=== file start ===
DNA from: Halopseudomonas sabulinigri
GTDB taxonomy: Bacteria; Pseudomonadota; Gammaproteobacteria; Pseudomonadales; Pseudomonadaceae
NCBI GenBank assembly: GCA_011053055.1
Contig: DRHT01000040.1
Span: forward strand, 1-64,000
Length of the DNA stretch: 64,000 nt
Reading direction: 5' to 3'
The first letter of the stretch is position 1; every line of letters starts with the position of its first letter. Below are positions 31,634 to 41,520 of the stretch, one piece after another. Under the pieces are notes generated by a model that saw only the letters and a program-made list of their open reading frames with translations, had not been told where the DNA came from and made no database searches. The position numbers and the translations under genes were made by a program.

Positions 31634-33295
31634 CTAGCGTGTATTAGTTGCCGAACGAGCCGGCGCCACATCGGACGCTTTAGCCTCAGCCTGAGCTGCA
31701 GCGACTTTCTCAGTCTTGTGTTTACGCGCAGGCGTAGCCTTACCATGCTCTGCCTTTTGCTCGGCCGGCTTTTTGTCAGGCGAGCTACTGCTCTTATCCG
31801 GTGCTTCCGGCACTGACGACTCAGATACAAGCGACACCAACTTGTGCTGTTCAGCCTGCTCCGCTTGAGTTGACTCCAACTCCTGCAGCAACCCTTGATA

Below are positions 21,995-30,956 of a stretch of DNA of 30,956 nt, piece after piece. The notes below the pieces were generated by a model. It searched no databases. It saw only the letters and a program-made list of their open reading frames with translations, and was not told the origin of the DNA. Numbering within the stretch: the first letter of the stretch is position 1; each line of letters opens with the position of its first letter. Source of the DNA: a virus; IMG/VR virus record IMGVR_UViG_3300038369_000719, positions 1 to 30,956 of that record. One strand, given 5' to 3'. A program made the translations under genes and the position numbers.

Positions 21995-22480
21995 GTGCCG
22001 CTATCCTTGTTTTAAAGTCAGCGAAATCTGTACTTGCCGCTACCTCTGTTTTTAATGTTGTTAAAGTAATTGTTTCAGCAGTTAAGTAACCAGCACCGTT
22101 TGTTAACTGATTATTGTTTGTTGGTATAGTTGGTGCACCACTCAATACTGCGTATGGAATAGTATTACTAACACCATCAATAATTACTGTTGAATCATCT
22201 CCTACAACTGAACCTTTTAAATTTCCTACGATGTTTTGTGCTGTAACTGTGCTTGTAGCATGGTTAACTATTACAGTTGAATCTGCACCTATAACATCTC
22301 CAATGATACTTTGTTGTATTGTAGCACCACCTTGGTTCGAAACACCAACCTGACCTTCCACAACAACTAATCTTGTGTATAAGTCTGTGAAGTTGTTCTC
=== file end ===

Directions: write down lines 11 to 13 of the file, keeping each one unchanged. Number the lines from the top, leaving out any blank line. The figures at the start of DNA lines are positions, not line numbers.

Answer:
31701 GCGACTTTCTCAGTCTTGTGTTTACGCGCAGGCGTAGCCTTACCATGCTCTGCCTTTTGCTCGGCCGGCTTTTTGTCAGGCGAGCTACTGCTCTTATCCG
31801 GTGCTTCCGGCACTGACGACTCAGATACAAGCGACACCAACTTGTGCTGTTCAGCCTGCTCCGCTTGAGTTGACTCCAACTCCTGCAGCAACCCTTGATA

Below are positions 21,995-30,956 of a stretch of DNA of 30,956 nt, piece after piece. The notes below the pieces were generated by a model. It searched no databases. It saw only the letters and a program-made list of their open reading frames with translations, and was not told the origin of the DNA. Numbering within the stretch: the first letter of the stretch is position 1; each line of letters opens with the position of its first letter. Source of the DNA: a virus; IMG/VR virus record IMGVR_UViG_3300038369_000719, positions 1 to 30,956 of that record. One strand, given 5' to 3'. A program made the translations under genes and the position numbers.